write a lot about my childhood in Chicago’s westside neighborhood of Austin. Chances are your old neighborhood has changed a great deal too. But hopefully not as much as mine. A sprawling patch of quiet rural green, it was annexed into the big city in 1899, soon becoming Chicago’s largest ‘little 19th C town in its 20th C.’
All that has changed. Quickly. dramatically. violently. In the last six months alone close to a thousand shootings and scores of deaths. Few any more wish to move in, few if any know any more how to get out. However, there’s more than bursting demographics imploding our large cities. It is bursting populations like mine: Old age with its cursed costs in increased disease, decline, and deaths.
The irony of progress.
The populations we would have swell — HS graduates, responsible citizens, solid families — continue to shrink, while others grow — dropouts, gangs, addicts. There are more elephants than our data can keep up with. But to lay bloody blame on the leaders — here and throughout other elephant graveyards in the industrialized world — is not a plan.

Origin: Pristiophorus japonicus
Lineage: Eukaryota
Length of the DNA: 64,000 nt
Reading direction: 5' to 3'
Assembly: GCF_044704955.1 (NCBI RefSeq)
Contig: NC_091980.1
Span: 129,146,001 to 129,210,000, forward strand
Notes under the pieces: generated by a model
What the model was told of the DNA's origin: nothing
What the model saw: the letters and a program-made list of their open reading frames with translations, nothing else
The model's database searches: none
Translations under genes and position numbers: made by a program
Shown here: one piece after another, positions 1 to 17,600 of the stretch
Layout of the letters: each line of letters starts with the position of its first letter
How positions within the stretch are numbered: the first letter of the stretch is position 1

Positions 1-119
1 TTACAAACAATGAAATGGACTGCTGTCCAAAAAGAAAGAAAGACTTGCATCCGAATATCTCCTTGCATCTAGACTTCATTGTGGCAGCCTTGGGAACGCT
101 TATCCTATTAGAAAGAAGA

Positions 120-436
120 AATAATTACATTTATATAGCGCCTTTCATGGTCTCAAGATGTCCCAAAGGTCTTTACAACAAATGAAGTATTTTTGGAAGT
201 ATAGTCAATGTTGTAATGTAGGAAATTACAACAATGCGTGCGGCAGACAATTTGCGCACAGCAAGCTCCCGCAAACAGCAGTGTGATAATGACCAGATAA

China today would have us consider their national program as one type of plan: The nation’s one-baby-policy. Since announcing it in 1971, Chinese doctors have performed 336 million abortions and 196 million sterilizations. According to the London Financial Times, China’s 1.3 billion population would have by now been 30% larger. A staggering challenge for any nation’s leaders. Perhaps even for the world.
To be sure, abortion is a moral as well as a population issue. It continues to wrack our national soul. In point of fact, the issue was not born in Nazi Germany as many would have it, but among Western economists and industrialists of the early 20th C using rubrics like Eugenics.
When I visit my old neighborhood and scan the streets of poverty, crime and despair, I wonder if China’s nationalized abortion mission makes sense. Or if the mission of the many little storefront churches here make greater sense. Inside there you hear the ancient litany of hope about ‘our better angels.’ About how life is not a tragedy to be controlled and contained, rather a gift to be nourished and perfected.
So far, organized religion has failed in most of its missions. Is the organized state religion of China doing any better? Well, that all depends on how you count your elephants…
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